Quantitative Analysis of Nanopore Structural Characteristics of Lower Paleozoic Shale, Chongqing (Southwestern China)

Combining FIB-SEM and NMR Cryoporometry

Shaoqing Tong, Yanhui Dong, Qian Zhang, Derek Elsworth, Shimin Liu

Research output: Contribution to journalArticle

12 Citations (Scopus)

Abstract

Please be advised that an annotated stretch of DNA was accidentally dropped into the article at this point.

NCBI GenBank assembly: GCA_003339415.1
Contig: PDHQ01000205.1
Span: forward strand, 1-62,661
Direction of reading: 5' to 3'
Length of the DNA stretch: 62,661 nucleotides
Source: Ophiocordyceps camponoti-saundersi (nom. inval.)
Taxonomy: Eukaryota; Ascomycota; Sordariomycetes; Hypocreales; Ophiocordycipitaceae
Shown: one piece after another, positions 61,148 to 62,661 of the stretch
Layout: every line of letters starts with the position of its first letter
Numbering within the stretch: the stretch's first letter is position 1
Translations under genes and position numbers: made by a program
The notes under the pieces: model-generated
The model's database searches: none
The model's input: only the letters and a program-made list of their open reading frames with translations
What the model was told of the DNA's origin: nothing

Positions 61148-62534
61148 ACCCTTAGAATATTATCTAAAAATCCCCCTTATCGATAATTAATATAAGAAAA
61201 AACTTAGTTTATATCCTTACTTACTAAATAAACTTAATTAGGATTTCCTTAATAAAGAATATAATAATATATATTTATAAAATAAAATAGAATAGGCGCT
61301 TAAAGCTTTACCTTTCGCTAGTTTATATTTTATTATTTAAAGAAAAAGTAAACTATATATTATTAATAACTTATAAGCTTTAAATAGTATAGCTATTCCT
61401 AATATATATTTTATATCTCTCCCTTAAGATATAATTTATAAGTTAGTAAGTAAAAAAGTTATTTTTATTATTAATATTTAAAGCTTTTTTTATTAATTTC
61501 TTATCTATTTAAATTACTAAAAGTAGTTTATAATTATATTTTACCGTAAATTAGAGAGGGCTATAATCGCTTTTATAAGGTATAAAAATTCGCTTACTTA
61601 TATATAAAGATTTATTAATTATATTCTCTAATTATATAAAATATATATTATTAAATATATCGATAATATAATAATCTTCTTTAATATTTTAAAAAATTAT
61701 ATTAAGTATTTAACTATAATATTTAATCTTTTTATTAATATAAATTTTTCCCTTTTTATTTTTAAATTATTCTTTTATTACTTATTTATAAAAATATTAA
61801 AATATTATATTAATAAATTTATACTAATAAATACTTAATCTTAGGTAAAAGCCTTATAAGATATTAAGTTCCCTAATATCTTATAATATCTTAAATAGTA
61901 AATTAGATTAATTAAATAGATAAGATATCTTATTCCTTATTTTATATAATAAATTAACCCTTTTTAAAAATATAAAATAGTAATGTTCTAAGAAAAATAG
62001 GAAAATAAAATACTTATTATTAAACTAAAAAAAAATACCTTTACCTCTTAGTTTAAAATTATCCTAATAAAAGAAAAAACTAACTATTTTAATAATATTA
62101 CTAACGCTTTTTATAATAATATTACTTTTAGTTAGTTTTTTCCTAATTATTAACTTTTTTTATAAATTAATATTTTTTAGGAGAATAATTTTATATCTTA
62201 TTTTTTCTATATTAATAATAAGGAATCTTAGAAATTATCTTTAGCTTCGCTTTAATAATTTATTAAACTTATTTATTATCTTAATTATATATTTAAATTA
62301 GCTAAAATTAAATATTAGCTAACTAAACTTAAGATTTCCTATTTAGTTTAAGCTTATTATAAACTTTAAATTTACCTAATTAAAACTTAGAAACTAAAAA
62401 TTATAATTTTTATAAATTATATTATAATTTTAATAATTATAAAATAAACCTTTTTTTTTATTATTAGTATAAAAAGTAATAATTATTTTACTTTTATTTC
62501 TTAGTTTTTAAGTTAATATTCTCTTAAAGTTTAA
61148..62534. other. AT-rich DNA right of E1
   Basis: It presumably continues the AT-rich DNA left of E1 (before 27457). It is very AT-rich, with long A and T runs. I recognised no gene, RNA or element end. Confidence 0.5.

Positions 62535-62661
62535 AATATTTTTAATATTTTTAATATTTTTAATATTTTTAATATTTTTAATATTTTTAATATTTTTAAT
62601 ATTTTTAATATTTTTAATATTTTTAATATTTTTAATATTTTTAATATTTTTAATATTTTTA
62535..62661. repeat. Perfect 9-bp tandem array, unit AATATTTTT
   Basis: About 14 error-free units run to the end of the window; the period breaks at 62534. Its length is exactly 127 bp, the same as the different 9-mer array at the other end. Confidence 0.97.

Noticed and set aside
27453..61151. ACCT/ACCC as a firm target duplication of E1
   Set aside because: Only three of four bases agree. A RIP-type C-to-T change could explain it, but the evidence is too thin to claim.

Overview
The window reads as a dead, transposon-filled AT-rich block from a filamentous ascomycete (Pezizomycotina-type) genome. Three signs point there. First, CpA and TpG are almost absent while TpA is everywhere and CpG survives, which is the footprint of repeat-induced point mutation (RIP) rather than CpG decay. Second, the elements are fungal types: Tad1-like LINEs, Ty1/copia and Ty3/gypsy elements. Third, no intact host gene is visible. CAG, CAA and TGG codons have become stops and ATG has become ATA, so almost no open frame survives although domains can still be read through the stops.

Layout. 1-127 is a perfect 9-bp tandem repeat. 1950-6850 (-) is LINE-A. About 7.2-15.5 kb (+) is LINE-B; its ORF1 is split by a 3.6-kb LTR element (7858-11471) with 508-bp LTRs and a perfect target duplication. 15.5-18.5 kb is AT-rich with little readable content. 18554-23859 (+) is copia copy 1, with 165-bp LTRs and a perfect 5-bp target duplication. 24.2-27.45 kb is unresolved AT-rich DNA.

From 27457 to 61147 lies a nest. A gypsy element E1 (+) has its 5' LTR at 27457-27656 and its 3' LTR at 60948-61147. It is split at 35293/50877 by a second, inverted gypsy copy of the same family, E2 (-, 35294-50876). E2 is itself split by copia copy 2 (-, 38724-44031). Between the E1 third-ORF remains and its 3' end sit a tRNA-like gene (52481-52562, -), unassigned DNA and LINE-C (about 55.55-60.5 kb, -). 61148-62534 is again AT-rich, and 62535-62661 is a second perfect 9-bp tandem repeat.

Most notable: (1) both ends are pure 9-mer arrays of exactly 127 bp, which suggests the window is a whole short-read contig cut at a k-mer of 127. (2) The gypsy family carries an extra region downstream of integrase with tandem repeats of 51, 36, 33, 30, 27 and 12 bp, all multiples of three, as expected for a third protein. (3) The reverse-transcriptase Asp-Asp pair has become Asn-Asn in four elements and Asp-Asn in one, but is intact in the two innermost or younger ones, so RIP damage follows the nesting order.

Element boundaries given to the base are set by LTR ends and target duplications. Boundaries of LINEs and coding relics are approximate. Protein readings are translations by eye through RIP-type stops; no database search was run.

Characterizing nanopore structure is one of the most important factors in understanding gas storage and transport in shale reservoirs, but remains a significant challenge. In this work, we combine the benefits of Focused Ion Beam Scanning Electron Microscopy (FIB-SEM) and Nuclear Magnetic Resonance Cryoporometry (NMR-C) to characterize the nanopore structure of lower Paleozoic shales from Chongqing, southwestern China. Mineral composition is qualified through X-ray Energy Dispersive Spectroscopy (EDS) and Field-Emission Scanning Electron Microscopy (FE-SEM). Voids in 2D micrographs are classified into types of meso- and/or microfractures, inter particle pores (InterP pores), intraparticle pores (IntraP pores), and pores in organic matter (OM pores). An Otsu thresholding algorithm and an edge detection algorithm (in Avizo) are used to segment OM, InterP, and IntraP pores and to establish 3D pore structure for pore-network modeling (PNM). The pore size distribution (PSD) is measured via PNM and compared to the PSD recovered from NMR-C. Results indicate that the small OM pores have favorable potential for storing adsorbed gas because of their apparent interconnectivity and higher porosity; conversely, InterP and IntraP pores are mostly isolated and with low porosity. The peaks of the PSD, recovered from PNM, are in the ranges 10-20 nm and 60-120 nm and are in good agreement with the peaks of the PSD recovered from NMR-C. This suggests that the NMR signals in these discontinuous ranges are due to OM, InterP, and IntraP pores. This indirectly demonstrates that the probe liquid in the NMR-C experiments (i.e., water) may indeed enter the nanoscale pores in the shale during centrifugal saturation. Comparison of the PSD from PNM and NMR-C also shows that NMR-C has a higher sensitivity and accuracy in detecting nanopores. Combining FIB-SEM and NMR-C is a promising technique in detecting and characterizing the nanoporosity of shales.